Nicholas MARSHALL (1942- )
Songs & Instrumental music
James Bowman (Counter tenor):
Alison Wells (Soprano): Jon Turner (Recorder):
Helen Sanderson and Neil Smith (Guitars): Keith Swallow (Piano).
Forsyth CD FS003
available From Forsyth Brothers Limited, 126 Deansgate, Manchester
M3 2GR UK +44(0)161 834 3281 +44(0)161 834 0630 e-mail:
Following on from the enjoyable 'John &
Peter's Whistling Book' (Forsyth) and
'English Recorder Music' (Olympia), here
is a kaleidoscope of delight, introduced -as if by a party of 'waits'
- by the jaunty summons of the title music
'Here we come a-piping'. If the subject of this intriguing collection
is the vocal and instrumental music of the west country composer Nicholas
Marshall (1942-) the moving force behind this recording (with its host of
enthusiastic subscribers) is surely the indefatigable recorder virtuoso John
Turner, whose piping - both in solo items
such as the virtuosic 'Spring morning with birds' and as cheerful
obbligato in the delectably singable versions of nursery and folk melodies
- is infectious. All is not frivolity by
any means- the five Winter songs, depicting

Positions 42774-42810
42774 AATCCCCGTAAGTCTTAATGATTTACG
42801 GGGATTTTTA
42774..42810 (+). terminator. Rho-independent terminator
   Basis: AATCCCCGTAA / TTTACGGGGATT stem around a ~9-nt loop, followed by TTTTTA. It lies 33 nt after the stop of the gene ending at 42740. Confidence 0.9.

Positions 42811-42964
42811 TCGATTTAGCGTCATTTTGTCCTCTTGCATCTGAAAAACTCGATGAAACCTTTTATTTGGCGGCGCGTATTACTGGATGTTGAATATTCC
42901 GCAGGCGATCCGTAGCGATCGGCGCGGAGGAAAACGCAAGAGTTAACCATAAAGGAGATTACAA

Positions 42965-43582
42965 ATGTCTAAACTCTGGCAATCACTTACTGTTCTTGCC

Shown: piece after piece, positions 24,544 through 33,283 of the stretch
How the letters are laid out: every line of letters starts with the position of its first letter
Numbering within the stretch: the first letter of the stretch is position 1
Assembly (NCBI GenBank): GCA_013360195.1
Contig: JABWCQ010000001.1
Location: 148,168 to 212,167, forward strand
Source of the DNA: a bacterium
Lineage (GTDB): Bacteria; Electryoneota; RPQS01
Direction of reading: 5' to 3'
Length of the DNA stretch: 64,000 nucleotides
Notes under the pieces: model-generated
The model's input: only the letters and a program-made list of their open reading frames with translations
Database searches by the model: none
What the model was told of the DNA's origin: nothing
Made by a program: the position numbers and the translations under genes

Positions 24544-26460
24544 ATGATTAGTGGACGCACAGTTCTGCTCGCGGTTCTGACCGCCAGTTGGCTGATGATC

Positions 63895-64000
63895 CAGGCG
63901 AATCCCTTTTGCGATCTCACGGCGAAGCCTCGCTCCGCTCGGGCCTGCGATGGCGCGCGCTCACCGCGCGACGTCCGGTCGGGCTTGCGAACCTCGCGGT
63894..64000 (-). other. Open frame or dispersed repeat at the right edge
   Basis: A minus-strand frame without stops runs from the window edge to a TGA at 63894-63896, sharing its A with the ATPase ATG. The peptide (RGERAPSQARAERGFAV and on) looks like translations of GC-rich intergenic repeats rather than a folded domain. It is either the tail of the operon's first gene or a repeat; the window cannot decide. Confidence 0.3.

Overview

the many faceted aspects of Winter, beautifully sung by Alison Wells with
Keith Swallow, are followed by six Love songs -
James Bowman and the guitarist Helen Sanderson
-whose strangely mediaeval sound colours
even the setting of James Joyce. In the first of these sets (written in 1969)
the impressions of winter, ranging from Shakespeare's 'icicles' to Drinkwater's
'coloured retinue of Spring', have the unity of theme of a song cycle. The
second, Six songs of Love, also has a common theme, though in poets as disparate
as Ford and Charles Causley - the latter's
'Hawthorn White' with its sinister Stanley Spencer-like overtones and the
timbre of the counter tenor, is as menacing as the Lyke Wake Dirge, sending
shivers down the spine.
In between these more serious items four aphoristic Haiku for solo recorder
- delineating the momentary impressions
of the three-line verses - and three Japanese
Fragments, also Haiku-like played by the second guitarist Neil Smith, add
to the variety. A set of 17th century tunes from Playford, with recorder
and guitar, reinforce the mediaeval atmosphere.
The gems of the collection however are, for me, the deliciously harmonised
children's songs of 'Carousel' sung by Alison Wells, and the final, equally
well known six Folk Song settings - sung
by James Bowman with John Turner's cheerful and infectious embroidery and
moments of piquant polytonality - all inviting
one to 'sing-along'.
For each of the participants in this excellently balanced recording the disc
is something of a showcase - and the composer
Nicholas Marshall is well served.